The Dancer: A Biography for Philippa Cullen
The Australian dancer Philippa Cullen died in 1975, in the Indian town of Kodaikanal. She was just twenty-five. By then, though, Cullen – also a choreographer, performer, musician and teacher – had become a key figure in the Australian experimental art scene. At the forefront of the electronic music movement, she worked with composers, engineers, mathematicians, academics and artists to construct movement-sensitive floors and theremins. In addition to India, she had travelled to Germany, the Netherlands, England, Ghana and Nepal. She had danced in opera houses, trains, country towns, galleries and parks. And she had taught dance to conventional students, inmates at Long Bay prison in New South Wales, psychiatric patients and at children’s summer camps. In her essay ‘Towards a Philosophy of Dance’ (1973), quoted here, Cullen wrote: ‘I would define dance as an outer manifestation of inner energy in an articulation more lucid than language’.
A key aspect of Cullen’s vision was her approach to the relationship between movement, technology and composition. Influenced by Merce Cunningham and John Cage, she investigated methods for using biosensors and computer algorithms in performances, and experimented with directional photoelectric cells to transform improvised dance into sound. For Australian audiences at the time, these performances proposed inventive new ways of thinking about dance.
As the title suggests, the book is for Phillipa Cullen, and as such, it is far from a conventional biographical narrative. Its own choreographic feat, it charts not only Cullen’s life, but also her ancestry, the settler-colonial history of Australia and the larger sociopolitical context of Cullen’s time, interspersed with literary references, quotes and dream sequences. Set among this is Cullen herself, who kept diaries, recorded her research, notated dreams, made diagrams for dances and sent letters. Juers has chosen to italicise direct references within the text, so the reader must continually switch between the presenttense ‘I’ of Cullen and the ‘she’ of Juers: ‘She needs to be patient and devote herself utterly to her work. Sacrifice myself to it.’ This gives a sense that Juers is writing alongside Cullen, instead of speaking for her, and Cullen’s voice – strident, funny, restless, elated, critical – announces itself on the page: ‘I haven’t met anybody who accepts what I do without question’. The result is a sensitive and profoundly moving account of the young artist’s life – her discoveries and joys, her devotion to her work and her vision of dance as an ‘integrative art’.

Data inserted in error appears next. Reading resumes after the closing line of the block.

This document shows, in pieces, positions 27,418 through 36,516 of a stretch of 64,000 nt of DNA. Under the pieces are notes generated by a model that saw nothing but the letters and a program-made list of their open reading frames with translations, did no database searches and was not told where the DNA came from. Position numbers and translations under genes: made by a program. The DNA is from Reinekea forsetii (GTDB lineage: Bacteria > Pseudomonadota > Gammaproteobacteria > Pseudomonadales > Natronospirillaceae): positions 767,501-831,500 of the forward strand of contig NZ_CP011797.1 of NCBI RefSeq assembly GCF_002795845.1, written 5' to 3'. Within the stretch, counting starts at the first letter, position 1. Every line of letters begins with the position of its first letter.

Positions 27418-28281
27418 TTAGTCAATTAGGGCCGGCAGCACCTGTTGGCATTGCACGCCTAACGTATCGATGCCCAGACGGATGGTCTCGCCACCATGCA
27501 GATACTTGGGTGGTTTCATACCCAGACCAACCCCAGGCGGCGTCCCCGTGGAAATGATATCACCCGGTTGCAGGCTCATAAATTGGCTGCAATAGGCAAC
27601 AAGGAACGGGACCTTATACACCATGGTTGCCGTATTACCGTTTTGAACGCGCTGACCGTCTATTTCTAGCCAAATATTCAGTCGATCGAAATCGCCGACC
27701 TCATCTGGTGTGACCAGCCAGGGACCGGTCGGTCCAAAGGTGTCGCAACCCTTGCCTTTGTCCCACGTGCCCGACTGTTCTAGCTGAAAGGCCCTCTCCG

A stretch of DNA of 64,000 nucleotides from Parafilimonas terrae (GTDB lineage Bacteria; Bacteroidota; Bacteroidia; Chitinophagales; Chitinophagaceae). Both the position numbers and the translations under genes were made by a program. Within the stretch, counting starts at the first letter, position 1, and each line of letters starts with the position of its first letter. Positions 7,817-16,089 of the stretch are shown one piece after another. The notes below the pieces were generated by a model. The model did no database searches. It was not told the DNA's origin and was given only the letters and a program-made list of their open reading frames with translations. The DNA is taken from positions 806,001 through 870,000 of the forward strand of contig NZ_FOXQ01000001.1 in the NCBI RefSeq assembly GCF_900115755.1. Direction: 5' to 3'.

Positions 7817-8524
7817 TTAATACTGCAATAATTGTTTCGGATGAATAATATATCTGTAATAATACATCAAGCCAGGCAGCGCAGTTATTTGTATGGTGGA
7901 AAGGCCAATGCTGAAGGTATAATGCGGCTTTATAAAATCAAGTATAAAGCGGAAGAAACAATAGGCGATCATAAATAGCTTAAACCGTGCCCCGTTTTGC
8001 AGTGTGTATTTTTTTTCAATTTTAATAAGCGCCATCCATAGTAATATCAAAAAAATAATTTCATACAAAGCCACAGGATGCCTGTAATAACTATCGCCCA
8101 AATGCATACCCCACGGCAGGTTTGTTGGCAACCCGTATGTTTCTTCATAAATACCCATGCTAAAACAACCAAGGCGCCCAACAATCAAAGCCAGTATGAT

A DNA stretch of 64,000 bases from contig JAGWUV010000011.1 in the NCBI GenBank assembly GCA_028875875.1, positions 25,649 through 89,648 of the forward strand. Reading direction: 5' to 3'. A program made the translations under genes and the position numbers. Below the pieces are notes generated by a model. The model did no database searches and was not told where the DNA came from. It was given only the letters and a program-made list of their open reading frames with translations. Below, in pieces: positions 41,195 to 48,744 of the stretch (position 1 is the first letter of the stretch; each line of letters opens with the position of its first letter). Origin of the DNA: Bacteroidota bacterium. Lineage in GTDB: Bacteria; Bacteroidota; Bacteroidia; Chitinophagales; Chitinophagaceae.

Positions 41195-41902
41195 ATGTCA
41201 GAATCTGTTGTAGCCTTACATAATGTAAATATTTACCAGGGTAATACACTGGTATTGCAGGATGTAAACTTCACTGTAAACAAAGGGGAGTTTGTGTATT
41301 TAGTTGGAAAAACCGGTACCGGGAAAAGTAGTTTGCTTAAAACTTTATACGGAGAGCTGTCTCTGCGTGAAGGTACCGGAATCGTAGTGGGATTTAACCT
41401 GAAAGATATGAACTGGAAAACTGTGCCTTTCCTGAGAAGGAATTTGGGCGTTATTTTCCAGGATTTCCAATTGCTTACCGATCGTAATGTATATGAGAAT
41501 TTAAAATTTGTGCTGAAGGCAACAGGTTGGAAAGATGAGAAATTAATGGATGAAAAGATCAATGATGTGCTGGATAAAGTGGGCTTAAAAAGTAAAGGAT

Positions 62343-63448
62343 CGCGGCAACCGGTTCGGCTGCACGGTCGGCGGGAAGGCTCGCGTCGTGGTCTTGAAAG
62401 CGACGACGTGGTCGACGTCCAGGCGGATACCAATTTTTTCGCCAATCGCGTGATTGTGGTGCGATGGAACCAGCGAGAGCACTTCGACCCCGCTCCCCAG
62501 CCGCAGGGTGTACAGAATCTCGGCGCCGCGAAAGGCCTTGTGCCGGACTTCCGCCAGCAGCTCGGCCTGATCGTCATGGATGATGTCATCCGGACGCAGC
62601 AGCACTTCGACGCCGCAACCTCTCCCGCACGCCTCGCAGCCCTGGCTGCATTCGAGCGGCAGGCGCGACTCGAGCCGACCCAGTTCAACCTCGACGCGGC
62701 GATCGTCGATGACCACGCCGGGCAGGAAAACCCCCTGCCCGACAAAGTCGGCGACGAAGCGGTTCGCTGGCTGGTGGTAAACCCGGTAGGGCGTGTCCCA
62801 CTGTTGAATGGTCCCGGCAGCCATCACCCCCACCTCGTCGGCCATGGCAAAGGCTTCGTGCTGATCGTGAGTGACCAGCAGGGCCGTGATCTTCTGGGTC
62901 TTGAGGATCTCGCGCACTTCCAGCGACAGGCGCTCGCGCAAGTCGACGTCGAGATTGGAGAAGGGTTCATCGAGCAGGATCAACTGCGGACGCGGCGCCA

Throughout The Dancer, Juers pays careful attention to the web of academics, artists, writers and performers that Cullen, directly or tangentially, interacted with. These include the Austrian dancer, teacher and choreographer Gertrud Bodenwieser (whose dance school Cullen attended as a child), the German composer Karlheinz Stockhausen (with whom Cullen had a lengthy a¡air) and Mirra Alfassa, founder of the Sri Aurobindo Ashram and the ‘universal township’ of Auroville, which Cullen first travelled to in 1973. For Juers, the complex lives of these individuals – their histories and trajectories – feed into larger concerns, whether the aftershocks of the Second World War or the aspirations of 1970s countercultures. Juers’s eye is not uncritical though, and she repeatedly draws attention to the ways in which art movements, such as modern dance or the postwar avant-garde, are entangled in their broader historical context.
Cullen’s work was featured as part of the group exhibition Know My Name at the National Gallery of Australia in 2020. In the accompanying publication, the artist Diana Baker Smith lamented that ‘Cullen’s legacy has become as ephemeral as folklore, reliant on oral histories and a handful of old photographs and video tapes’. The Dancer o¡ers a rejoinder to this absence. It is a vast tapestry, woven together by the energy of Cullen’s own voice – alive, and in the present tense.